Fans of Harlan Ellison will be thrilled by this recent publication by Kicks Books. This collection of stories from the Fifties show the early Harlan Ellison, all energy and froth. As Ellison says in his Introduction: “No point in apologizing for these original 11 stories. I did ‘em for the buck. I was married at the time and needed the money and did what everybody does. I pulled the plow.
The stories are simplistic not the greatest literature ever proffered but I got a thousand dollars for the tome. That was big money in the Fifties. It was my third book published, in a lifetime of more than a hundred such. But the only one not under my name.”
If you’re a Harlan Ellison fan, this is a must-buy. But even casual readers will find plenty to enjoy in this collection. GRADE: B+

20 thoughts on “FORGOTTEN BOOKS #178: PULLING A TRAIN By Harlan Ellison

  1. Todd Mason

    And, frankly, he was doing as good as work as he’s done in crime fiction not long after, with SPIDER KISS and some of the short fiction. His best work in fantasticated fiction came later, in the ’60s, ’70s (I’d still pick “The Deathbird” as his best single work), and ’80s, and work matching his best on occasion since.

    1. george Post author

      Harlan Ellison gets criticized for not writing a great novel, Todd. But it’s obvious Ellison is a master short-story writer. You’re right about Ellison’s crime fiction being first-rate. His non-fiction is excellent, too.

  2. Todd Mason

    SPIDER KISS and that short fiction I mention (“All the Sounds of Fear” isn’t the best of those early stories, but might be the most famous), in case I was unclear, was by me excellent.

    1. george Post author

      Excellent, indeed, Todd! I hope Ellison fans buy PULLING A TRAIN to see a wider range of Ellison’s story-telling than they’re used to.

  3. Stan Burns

    I remember back in the day Harlan had a column in the underground Free Press, and I still remember his touching tribute to his dog when he died. I dare anyone who has owned a dog to read it and not cry . . .

  4. Todd Mason

    Stan Burns…if you haven’t, you might want to read “The Deathbird,” that novelet of apparatus I cited as my favorite of his works, in which Ellison incorporates a short essay about his life with Abhu the dog, and having to put the dog down. That might not be the only piece of that story to get under your skin, to say the least.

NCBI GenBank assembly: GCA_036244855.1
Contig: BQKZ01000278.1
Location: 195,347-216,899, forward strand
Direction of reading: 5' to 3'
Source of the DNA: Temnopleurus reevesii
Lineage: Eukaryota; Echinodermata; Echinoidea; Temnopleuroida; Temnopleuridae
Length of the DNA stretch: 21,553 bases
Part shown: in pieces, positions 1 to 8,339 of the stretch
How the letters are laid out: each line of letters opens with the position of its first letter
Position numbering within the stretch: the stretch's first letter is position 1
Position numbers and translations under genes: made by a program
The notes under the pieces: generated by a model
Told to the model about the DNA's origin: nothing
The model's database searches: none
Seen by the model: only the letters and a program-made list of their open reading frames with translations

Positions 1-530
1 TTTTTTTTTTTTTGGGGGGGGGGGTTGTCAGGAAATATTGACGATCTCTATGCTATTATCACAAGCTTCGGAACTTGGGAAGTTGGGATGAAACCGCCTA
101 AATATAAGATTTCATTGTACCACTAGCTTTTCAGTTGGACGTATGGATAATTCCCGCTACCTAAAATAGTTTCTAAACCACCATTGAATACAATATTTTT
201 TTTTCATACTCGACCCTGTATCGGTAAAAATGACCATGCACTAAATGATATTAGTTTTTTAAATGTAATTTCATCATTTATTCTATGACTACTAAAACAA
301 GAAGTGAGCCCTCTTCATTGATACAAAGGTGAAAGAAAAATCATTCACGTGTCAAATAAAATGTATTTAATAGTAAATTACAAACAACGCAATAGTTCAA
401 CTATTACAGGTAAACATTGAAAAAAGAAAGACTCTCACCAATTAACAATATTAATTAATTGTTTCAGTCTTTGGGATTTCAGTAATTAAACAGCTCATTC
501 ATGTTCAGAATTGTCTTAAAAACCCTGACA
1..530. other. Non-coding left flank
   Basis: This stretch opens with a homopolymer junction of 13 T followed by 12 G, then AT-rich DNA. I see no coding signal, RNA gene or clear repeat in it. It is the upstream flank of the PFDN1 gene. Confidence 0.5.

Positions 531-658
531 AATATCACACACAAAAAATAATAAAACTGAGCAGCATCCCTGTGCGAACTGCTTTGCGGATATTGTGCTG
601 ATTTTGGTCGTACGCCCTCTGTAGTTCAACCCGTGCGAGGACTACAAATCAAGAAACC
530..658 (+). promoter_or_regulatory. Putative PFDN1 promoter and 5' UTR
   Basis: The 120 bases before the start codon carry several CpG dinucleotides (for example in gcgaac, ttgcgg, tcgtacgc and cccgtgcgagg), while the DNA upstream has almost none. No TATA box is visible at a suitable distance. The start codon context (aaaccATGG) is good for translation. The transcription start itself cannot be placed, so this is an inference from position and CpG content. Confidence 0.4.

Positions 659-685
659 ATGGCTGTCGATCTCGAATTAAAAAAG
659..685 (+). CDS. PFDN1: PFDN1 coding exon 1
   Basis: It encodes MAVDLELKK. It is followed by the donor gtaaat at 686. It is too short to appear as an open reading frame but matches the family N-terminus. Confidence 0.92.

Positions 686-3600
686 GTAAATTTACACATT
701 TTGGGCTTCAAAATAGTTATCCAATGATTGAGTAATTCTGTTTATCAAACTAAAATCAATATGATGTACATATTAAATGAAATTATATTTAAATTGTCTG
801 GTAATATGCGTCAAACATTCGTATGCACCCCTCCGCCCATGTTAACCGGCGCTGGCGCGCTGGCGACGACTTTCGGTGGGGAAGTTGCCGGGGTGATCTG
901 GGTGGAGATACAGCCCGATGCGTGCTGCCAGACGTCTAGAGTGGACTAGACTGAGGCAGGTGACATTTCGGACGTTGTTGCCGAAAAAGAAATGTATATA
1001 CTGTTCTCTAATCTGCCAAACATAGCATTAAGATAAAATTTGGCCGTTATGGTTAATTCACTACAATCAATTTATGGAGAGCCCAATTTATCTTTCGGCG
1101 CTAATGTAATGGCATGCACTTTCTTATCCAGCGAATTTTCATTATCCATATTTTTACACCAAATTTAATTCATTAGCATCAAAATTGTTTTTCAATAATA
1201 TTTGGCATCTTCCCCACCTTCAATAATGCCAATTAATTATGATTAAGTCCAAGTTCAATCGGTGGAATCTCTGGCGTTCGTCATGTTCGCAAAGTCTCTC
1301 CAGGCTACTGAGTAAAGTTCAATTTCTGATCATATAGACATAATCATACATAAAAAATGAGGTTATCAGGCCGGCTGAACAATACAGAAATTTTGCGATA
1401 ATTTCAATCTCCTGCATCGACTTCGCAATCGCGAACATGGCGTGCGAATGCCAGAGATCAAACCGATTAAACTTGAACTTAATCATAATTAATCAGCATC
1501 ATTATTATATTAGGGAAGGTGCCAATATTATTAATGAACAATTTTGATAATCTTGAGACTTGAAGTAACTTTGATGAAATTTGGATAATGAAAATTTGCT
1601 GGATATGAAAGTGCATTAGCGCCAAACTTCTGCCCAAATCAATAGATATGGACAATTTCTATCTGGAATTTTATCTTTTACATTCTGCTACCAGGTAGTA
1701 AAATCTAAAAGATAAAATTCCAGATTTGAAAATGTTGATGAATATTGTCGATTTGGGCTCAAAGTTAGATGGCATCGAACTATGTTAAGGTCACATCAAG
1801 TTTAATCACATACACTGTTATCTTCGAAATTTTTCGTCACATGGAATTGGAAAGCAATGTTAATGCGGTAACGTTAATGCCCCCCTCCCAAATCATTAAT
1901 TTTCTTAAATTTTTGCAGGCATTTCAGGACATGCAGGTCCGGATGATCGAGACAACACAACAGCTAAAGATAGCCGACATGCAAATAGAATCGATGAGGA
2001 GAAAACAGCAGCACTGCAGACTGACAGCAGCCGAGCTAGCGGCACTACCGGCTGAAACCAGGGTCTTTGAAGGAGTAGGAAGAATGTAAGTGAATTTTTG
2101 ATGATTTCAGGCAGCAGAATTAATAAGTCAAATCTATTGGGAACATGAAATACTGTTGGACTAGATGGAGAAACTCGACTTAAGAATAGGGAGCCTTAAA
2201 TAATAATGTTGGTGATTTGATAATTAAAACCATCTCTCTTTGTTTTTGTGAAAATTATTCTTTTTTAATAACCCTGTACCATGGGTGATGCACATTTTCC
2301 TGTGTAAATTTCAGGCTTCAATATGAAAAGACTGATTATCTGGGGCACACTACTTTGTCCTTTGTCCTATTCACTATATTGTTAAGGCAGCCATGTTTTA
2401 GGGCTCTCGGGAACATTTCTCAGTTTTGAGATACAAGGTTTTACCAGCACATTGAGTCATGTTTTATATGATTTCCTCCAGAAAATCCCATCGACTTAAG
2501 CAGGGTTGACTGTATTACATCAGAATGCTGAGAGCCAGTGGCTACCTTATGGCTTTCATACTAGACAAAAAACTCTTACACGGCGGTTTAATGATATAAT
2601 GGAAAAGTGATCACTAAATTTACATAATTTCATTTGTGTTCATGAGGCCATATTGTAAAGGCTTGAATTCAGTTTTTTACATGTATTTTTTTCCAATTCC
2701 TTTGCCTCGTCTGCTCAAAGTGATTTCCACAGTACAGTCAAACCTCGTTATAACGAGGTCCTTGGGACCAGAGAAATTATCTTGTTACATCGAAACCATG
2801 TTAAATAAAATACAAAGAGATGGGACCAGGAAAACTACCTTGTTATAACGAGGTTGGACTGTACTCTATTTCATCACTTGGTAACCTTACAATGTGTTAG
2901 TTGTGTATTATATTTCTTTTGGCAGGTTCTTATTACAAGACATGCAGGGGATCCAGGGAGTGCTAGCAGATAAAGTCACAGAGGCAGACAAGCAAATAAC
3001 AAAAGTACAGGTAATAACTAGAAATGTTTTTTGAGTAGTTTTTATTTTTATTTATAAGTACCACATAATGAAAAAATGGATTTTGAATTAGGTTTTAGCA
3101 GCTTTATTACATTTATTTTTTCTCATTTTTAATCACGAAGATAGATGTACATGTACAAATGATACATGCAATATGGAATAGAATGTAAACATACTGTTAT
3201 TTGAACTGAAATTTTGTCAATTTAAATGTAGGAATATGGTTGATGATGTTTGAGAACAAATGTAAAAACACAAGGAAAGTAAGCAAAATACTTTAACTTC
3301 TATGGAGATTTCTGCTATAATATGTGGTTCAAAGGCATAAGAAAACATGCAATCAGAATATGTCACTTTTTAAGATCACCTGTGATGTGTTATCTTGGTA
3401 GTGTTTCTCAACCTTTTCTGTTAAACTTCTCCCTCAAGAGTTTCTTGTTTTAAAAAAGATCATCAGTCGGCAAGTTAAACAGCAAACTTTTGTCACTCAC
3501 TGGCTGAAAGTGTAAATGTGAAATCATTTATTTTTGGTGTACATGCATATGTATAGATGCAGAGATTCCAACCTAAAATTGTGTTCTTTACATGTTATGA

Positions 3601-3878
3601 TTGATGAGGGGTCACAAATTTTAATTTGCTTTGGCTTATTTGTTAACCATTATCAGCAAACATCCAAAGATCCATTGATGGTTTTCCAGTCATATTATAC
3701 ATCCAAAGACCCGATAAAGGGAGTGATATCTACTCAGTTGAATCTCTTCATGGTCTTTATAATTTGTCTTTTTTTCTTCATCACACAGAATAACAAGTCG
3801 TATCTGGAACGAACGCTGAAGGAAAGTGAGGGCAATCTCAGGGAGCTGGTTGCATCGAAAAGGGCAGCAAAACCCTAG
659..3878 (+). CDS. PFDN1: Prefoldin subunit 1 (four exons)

While the balance of the short story can’t quite live up to the opening, the first passage of Ellison’s “Strange Wine” (first published in the AMAZING SF 50th anniversary issue, and the title story of one of his best collections, among many good collections) is also among the most devastatingly effective bits of writing he’s done.

    1. george Post author

      You’re right about STRANGE WINE being one of Ellison’s best collections, Todd. I have a fondness for the first Harlan Ellison book I ever bought and read: ELLISON WONDERLAND. Here’s the Table of Contents:

      Introduction: The Man on the Mushroom
      Commuter’s Problem
      The Silver Corridor
      All the Sounds of Fear
      The Sky is Burning
      The Very Last Day of a Good Woman
      Deal from the Bottom
      The Wind Beyond the Mountains
      Back to the Drawing Boards
      Nothing for My Noon Meal
      Rain, Rain, Go Away
      In Lonely Lands

  5. Drongo

    George, I’m amused by the PULLING A TRAIN title. As mentioned though, the cover art is rather bad.

    He wrote a lot good fiction and non-fiction over a long period of time. He’s more famous for his fantasy and sf stories, but I’ve always thought his best work were the crime pieces of the late 50’s and early 60’s. GENTLEMAN JUNKIE seems to me to be his finest book. Among his other collections, I’m very fond of SHATTERDAY.